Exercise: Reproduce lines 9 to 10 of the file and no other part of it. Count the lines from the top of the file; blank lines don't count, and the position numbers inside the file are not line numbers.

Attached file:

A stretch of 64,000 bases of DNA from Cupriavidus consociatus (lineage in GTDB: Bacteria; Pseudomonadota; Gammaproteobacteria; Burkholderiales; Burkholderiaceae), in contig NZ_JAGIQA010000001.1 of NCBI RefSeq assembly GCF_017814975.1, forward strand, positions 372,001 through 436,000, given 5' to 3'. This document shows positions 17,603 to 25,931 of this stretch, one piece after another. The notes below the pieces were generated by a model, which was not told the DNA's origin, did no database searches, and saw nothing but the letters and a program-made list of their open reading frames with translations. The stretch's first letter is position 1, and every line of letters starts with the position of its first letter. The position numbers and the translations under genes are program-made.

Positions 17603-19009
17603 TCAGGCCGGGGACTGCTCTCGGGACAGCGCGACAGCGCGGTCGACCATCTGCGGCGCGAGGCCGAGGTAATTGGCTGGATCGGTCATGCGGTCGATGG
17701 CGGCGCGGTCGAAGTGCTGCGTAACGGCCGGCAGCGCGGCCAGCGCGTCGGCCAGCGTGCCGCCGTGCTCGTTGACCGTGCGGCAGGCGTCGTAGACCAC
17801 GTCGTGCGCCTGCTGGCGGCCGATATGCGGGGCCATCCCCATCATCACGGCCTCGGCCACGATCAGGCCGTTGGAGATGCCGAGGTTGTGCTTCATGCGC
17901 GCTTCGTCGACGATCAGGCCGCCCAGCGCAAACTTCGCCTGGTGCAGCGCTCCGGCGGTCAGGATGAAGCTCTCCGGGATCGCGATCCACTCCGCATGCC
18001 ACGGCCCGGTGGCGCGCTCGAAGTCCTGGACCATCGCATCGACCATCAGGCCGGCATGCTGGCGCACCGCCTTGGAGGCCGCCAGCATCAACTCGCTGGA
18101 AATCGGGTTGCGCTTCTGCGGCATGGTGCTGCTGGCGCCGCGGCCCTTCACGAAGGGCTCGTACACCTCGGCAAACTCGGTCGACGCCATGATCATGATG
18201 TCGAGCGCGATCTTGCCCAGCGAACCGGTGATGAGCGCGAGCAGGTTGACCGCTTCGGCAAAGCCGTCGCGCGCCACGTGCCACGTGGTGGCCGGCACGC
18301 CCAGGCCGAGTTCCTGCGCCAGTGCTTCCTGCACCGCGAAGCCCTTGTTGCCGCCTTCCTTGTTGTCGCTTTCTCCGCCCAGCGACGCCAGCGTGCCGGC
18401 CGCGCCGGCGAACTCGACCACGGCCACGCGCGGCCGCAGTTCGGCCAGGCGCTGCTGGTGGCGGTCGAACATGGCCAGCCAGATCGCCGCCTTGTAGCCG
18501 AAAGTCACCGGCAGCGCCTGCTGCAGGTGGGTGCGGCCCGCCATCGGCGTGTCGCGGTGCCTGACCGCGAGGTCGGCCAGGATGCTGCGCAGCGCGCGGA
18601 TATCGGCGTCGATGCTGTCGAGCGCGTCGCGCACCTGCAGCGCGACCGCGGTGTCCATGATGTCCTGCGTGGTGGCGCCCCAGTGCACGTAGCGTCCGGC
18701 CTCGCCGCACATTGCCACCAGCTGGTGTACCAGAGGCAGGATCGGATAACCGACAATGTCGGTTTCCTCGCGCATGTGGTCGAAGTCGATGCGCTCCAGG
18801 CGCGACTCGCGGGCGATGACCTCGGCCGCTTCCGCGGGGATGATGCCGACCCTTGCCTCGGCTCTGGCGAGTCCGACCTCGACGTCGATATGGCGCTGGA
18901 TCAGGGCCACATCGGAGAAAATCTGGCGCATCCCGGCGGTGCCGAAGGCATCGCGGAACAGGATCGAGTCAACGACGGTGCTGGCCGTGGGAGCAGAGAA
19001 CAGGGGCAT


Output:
18201 TCGAGCGCGATCTTGCCCAGCGAACCGGTGATGAGCGCGAGCAGGTTGACCGCTTCGGCAAAGCCGTCGCGCGCCACGTGCCACGTGGTGGCCGGCACGC
18301 CCAGGCCGAGTTCCTGCGCCAGTGCTTCCTGCACCGCGAAGCCCTTGTTGCCGCCTTCCTTGTTGTCGCTTTCTCCGCCCAGCGACGCCAGCGTGCCGGC